Any reason why cStringIO in 2.5 behaves different from 2.4?
stesch at no-spoon.de
Sun Jul 29 03:14:26 CEST 2007
Michael L Torrie <torriem at chem.byu.edu> wrote:
> Stefan Scholl wrote:
>> Don't let the subject line fool you. I'm OK with cStringIO. The
>> thread is now about xml.sax's parseString().
> Giving you the benefit of the doubt here, despite the fact that Stefan
> Behnel has state this over and over again and you just haven't listened.
Speaking of over and over again ...
> xml.sax's use of parseString() is exactly correct. xml.sax should
> *never* parse python unicode strings as by definition XML must be
> encoded as a *byte stream*, which is what a python string is.
I don't care about the definition of XML at this point of the
program. http://docs.python.org/lib/module-xml.sax.html calls
parseString() a convenience function.
This is Python. Python has a class named unicode. Its literals
look like strings. The base class is basestring.
xml.sax belongs to Python. Batteries included. parseString() is
It's not parseString() that tells me something is wrong with the
parameter. It's cStringIO, which is used on platforms where it is
available. On other platforms no exceptions are thrown, because
then StringIO is used, which behaves in Python 2.4 and Python 2.5
the same, regarding unicode strings.
Other libraries like LXML (not included) parse unicode strings.
And these are two additional lines in my code now:
if isinstance(string, unicode):
string = string.encode("utf-8")
> A python /unicode/ string could be held internally in any number of
> ways, 2, 3, 4, or even 8 bytes per character if the implementation
> demanded it (a bit contrived, I admit). Since the xml parser is only
> ever intended to parse *XML*, why should it ever know what to do with
> python unicode strings, which could be stored any number of ways, making
> byte-parsing impossible.
xml.sax is no external parser. The program doesn't have to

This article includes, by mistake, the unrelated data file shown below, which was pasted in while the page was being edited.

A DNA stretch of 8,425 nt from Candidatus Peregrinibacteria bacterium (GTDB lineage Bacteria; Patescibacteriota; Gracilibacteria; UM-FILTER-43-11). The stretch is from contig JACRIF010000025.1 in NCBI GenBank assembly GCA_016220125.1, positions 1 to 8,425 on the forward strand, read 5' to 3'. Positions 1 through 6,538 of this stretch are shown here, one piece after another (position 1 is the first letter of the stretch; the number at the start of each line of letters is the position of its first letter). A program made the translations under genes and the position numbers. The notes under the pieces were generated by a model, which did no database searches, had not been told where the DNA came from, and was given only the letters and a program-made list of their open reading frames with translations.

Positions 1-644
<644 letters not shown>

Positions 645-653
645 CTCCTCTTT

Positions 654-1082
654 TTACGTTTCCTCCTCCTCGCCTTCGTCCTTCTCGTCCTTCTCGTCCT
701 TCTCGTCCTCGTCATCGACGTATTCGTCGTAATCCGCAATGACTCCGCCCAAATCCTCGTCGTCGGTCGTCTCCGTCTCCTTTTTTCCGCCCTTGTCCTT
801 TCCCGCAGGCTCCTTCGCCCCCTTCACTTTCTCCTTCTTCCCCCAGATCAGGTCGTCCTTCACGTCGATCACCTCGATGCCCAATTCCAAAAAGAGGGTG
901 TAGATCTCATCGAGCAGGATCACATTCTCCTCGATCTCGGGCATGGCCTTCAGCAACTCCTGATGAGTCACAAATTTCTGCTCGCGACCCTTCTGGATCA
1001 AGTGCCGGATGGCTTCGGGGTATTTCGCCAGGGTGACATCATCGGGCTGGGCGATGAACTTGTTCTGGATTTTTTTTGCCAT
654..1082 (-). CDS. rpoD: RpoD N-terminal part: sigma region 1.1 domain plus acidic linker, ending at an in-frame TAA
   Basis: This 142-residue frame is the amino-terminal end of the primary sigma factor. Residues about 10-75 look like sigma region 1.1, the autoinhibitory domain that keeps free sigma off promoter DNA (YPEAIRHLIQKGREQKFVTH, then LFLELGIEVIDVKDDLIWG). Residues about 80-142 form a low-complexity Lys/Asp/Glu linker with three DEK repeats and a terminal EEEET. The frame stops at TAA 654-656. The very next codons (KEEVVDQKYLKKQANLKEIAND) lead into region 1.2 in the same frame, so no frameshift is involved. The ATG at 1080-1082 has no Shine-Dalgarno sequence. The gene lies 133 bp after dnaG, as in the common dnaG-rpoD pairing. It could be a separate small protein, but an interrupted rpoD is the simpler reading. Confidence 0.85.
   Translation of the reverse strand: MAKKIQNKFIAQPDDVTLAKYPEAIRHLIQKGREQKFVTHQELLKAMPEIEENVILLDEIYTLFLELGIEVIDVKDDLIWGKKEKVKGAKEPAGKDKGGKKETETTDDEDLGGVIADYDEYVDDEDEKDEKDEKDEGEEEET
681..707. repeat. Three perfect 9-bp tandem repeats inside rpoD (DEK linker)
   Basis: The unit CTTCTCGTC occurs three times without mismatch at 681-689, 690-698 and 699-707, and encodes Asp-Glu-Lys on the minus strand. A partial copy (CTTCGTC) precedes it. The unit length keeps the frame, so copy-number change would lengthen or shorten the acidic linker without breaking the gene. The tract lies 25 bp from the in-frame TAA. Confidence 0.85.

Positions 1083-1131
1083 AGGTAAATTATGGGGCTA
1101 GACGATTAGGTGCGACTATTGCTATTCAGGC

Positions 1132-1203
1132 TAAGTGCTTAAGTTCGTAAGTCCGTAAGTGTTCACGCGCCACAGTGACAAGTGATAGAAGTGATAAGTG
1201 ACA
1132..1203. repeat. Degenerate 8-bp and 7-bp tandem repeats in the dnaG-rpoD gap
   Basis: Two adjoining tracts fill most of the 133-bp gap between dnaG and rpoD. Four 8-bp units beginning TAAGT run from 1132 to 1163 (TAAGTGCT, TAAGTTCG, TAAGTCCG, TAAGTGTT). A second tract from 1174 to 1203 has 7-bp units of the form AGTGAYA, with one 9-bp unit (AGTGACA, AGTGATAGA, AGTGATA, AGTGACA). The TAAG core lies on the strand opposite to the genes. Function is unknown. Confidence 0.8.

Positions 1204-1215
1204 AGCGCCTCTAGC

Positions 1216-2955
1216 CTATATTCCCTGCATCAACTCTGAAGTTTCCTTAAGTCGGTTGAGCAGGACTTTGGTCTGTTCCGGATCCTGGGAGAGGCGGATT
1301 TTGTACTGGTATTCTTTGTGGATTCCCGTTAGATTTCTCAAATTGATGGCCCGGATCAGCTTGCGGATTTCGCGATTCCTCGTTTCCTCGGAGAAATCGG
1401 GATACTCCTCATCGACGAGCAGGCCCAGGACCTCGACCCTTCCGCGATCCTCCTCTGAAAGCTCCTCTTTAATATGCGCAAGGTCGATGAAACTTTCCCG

communicate with the outside world at this point of execution.
The Python programm calls a Python function of a Python class and
passes a Python unicode string as parameter.
XML parsers only have to support few encodings. But nobody has
something against it when they support more than that.
A Python convenience function isn't broken when it allows Python
The behavior of cStringIO (the original topic of this thread) is
correct and documented. parseString() uses the old idiom where
cStringIO is imported as StringIO, when available. Despite the
fact that they behave differently.
In my personal opinion: If parseString() shouldn't support
unicode strings, then it should check for it and throw a
At the moment the code just looks as if someone has overlooked
the fact that unicode strings (with non-ascii characters in it)
cause a problem. Missing test?
> So your code is faulty in its assumptions, not xml.sax.
As I said in the conclusion, a few messages before: Undocumented,
implementation dependent behavior.
Or maybe just a bug, considering the following on
A typical SAX application uses three kinds of objects:
readers, handlers and input sources. ``Reader'' in this
context is another term for parser, i.e. some piece of
code that reads the bytes or characters from the input
source, and produces a sequence of events.
Bytes _or_ characters.
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